News & Events

Report of National Consultation on Networking among Jesuits on Issues of Migration organised by Labour & Migration Unit in collaboration with Global Ignatian Advocacy Network [GIAN] Back

Venue: Indian Social Institute, Bangalore
Dates: 28 & 29 February, 2016.
List of Participants: Sannybhai [JESA&GIAN coordinator, Delhi], Dr. Anthony Dias [XISR, Mumbai], Francis Guntipilly [Anekal, Karnataka], Sabu Malayil [Jeevika, Kerala], Dr. Benny Chiramel [Sneharam, Kerala], Sebastian Crossian [Chennai], Jeyaseelan Arockiam [Andhra and ISI-B], Martin Puthussery [ISI-B].


The consultation began with a welcome by Fr Martin Puthuserry heading the Labour and Migration Unit of ISI. It was followed by a brief address of Sannybhai, the Secretary for Social Action and Coordinator of GIAN. Sannybhai, in his brief address spelt out the purpose of the networks. With respect to the Migrants Network he said that it is important to work on an issue that is important to the migrants. He offered support also from Lok Manch, an initiative of the JESA. This address was followed by a sharing of work and experiences of the participants.

The second day was devoted to identifying issues and concerns in migration. If the first session was intense and engaging, the second one was more analytical. It threw up a lot of questions on the deplorable, oppressive and helpless situation of the migrants on the one hand and the apathy, even antipathy of the host population, that of the administration and also of the political class. It also came to light that some Jesuit provinces do not have any purposeful outreach for the migrants. It was observed that the attitude of some Jesuits towards migrants is not helpful.

It was said that everyone wanted the services of the migrants but wanted them out of sight when the work was over! Despite the contribution of the migrants to the economy, which is grudgingly acknowledged by the state, the migrants continue to be exploited, humiliated and are generally the prime suspects when crimes are committed. Migrants are suspected or held responsible for the rising crime graph despite statistics that show the involvement and complicity of the local population. Such is the prejudice against migrants.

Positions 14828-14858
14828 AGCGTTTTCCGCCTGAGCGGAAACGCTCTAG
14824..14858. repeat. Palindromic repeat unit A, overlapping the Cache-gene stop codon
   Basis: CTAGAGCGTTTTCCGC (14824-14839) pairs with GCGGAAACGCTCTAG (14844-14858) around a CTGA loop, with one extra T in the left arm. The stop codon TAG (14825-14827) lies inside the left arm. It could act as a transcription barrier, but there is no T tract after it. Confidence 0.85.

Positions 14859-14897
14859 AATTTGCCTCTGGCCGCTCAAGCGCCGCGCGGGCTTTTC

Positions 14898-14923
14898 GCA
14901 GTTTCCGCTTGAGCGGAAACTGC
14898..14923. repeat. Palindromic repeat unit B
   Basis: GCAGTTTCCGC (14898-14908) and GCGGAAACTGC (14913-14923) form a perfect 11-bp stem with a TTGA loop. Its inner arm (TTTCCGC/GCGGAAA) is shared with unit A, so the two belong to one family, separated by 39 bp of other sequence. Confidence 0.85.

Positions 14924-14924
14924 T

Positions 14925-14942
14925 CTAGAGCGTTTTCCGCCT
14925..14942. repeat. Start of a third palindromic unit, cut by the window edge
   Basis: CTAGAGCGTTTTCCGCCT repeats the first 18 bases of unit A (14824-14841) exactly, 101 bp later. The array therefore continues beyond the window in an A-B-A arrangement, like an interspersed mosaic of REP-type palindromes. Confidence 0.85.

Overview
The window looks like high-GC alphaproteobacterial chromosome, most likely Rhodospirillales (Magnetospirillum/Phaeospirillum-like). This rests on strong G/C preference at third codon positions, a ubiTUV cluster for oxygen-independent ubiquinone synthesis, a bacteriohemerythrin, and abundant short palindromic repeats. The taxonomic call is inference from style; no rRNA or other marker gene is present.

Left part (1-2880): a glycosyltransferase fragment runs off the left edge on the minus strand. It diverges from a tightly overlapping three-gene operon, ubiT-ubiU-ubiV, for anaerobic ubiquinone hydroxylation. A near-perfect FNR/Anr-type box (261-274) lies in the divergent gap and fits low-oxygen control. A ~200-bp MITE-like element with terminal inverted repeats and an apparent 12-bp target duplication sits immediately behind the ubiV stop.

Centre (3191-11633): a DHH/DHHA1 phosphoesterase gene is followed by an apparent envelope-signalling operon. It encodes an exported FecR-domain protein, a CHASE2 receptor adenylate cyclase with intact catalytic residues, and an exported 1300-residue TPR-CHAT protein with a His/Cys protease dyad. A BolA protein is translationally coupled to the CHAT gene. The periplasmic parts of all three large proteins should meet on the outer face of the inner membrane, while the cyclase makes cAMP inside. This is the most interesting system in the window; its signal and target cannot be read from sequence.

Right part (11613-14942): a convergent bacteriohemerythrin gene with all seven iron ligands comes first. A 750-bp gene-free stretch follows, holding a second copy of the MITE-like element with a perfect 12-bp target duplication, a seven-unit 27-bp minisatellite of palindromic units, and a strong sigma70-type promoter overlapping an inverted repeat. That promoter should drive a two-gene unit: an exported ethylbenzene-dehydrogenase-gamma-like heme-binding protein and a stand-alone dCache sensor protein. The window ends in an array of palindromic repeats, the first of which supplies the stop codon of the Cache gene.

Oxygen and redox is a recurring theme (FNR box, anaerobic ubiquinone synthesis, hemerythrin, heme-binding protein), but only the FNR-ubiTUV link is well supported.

Jesuit centres are involved in a variety of works which focus on engaging the state in doing something for the migrants. Some Jesuit organizations continue to fight for the rights of the migrants in the courts, at the police stations, and in the assemblies of the people’s representatives. The instances of legal and political advocacy have been evident n their work. Some Jesuits said that often times it was difficult to balance the rights of the workers and the expectations and compulsions of businessmen. Relentless demand for the rights of workers has sometimes resulted in closure of business, which affected the livelihood of workers desperate to earn a living.

The final session dealt with how to strengthen the GIAN network on Migration. It was generally felt that the best way would be to do collective advocacy on any pressing issue. The issue of Identity was singled out as the most important for the migrants. Since this needed to be more concrete, the participants thought of working on making ration cards a reality for all the migrants. This would ensure two things: help in giving identity to migrants and also address the livelihood needs of the target population. Attention was drawn to the fact the Food Security Act excludes migrants from its ambit. Hence there is need to work for appropriate changes in the Law, and in Policy, wherever needed.

Each organization would set a target for itself and would work in close collaboration with MSSN, exchanging notes on the progress of the campaign to get rations cards for as many vulnerable migrants as possible. The longer term vision is to work for policy and law changes that would benefit the migrant community. ‘Food’ would not merely include rice or wheat but a whole basket in which basic nutrients would be made available for a decent living.